Could you pin point one, two things you feel should be looked at in the mas­ter plan?

First, the pa­ram­e­ters. When the mas­ter plan was drawn, we had a lot of money. The naira was at par with the dol­lar. But to­day, what’s the cost of one dol­lar? It was 3 kobo for one dol­lar. That pa­ram­e­ter alone is ob­so­lete. That money can’t build a district. The mas­ter plan doc­u­ment told us to start from the south but we started from the north. The south of the city has a lot of land but in the north, when you move out of the outer north­ern ex­press and you get to A2 road, you’re al­ready at the boundary. But from here, hit the A2 road, till you get to Abaji, you’re still in FCT.

How can we tackle the chaos in Abuja city?

To me as a plan­ner, that’s one of the headaches I have ev­ery day I drive out. I see how ve­hi­cles are parked - parked ve­hi­cles are more than the mov­ing ones. There’re places that you don’t have to put on street park­ing be­cause of the vol­ume of traf­fic. Some of these places they put on street park­ing are not sup­posed to be there. If the tran­sit ways are in place, the on-street park­ing will work in ar­te­rial and col­lec­tor roads be­cause these roads carry only pri­vate ve­hi­cles.

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But to­day, we still have the buses, the taxis, ev­ery­body still plies the ar­te­rial and col­lec­tor roads. So how will it work when you have such vol­ume of traf­fic and then you nar­row the drive way. A place that should have four or five drive lanes, you pick one to say it’s for on street park­ing. Yes, it’s there in the de­sign but for it to work you must have tran­sit way that will trans­fer all the buses to the tran­sit lane. Open up the tran­sit ways so these bus lanes that are sup­posed to func­tion in the tran­sit ways are open and these buses will ply them and stop strug­gling with pri­vate ve­hi­cles on the col­lec­tor and ar­te­rial ways.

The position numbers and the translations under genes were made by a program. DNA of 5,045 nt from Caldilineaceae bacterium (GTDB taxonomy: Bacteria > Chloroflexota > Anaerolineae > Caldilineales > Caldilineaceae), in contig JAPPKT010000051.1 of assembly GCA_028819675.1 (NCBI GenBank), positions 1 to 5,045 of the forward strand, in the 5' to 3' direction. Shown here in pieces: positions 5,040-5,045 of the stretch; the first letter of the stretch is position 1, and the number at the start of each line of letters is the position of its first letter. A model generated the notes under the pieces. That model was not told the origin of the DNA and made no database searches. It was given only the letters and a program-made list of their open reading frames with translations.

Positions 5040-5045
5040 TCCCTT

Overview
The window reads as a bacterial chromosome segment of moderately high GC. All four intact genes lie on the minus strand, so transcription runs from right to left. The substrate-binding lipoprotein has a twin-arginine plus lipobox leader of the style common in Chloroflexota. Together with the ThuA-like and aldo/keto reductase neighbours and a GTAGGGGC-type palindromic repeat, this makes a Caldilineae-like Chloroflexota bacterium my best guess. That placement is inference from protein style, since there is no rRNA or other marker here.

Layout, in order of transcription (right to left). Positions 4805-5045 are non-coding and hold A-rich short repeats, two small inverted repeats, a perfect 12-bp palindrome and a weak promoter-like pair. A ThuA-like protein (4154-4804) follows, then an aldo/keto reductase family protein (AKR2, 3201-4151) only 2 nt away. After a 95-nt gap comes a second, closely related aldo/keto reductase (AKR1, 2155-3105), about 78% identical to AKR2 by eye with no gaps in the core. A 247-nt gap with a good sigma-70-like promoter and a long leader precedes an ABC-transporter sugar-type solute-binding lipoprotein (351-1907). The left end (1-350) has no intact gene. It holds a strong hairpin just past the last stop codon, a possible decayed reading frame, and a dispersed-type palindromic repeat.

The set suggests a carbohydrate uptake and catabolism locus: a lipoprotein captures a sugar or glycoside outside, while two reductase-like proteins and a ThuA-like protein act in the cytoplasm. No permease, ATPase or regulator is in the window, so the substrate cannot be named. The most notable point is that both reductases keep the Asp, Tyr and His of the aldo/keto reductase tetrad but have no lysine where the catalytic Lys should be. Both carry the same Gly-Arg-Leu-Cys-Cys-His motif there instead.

Watch our round­abouts. The round­abouts are meant to ease traf­fic but by the time you get to the round­about, the traf­fic is heavy - all the big buses…at times, the traf­fic law says give way to traf­fic on your left. The mo­torist that’s sup­posed to give way is the one forc­ing in.

Govern­ment has ear­marked over 1,200 hectares of land for a cen­te­nary city. Do you think we need that kind of de­vel­op­ment?

Beauty is in the eyes of the be­holder. If you bring 20 plan­ners here, we’ll have dif­fer­ent views about cen­te­nary city. We al­ready a have a beau­ti­ful city called Abuja. Why build a city in a city? They said the name New York was so beau­ti­ful that it was named twice. They named it New York City in a New York State, not New York City in New York City.

To me, the 8,000skm for the ter­ri­tory is big and the 250skm for the city is big. Out of the 250skm, we want to carve out a place called Cen­te­nary City. Are we try­ing to seg­re­gate? Are we build­ing a city for the bour­geoisie?

For a city to be a city, you must have high den­sity, medium den­sity and low den­sity [ar­eas]. These three must ex­ist and you must take care of the low in­come earn­ers, mid­dle in­come earn­ers and the high in­come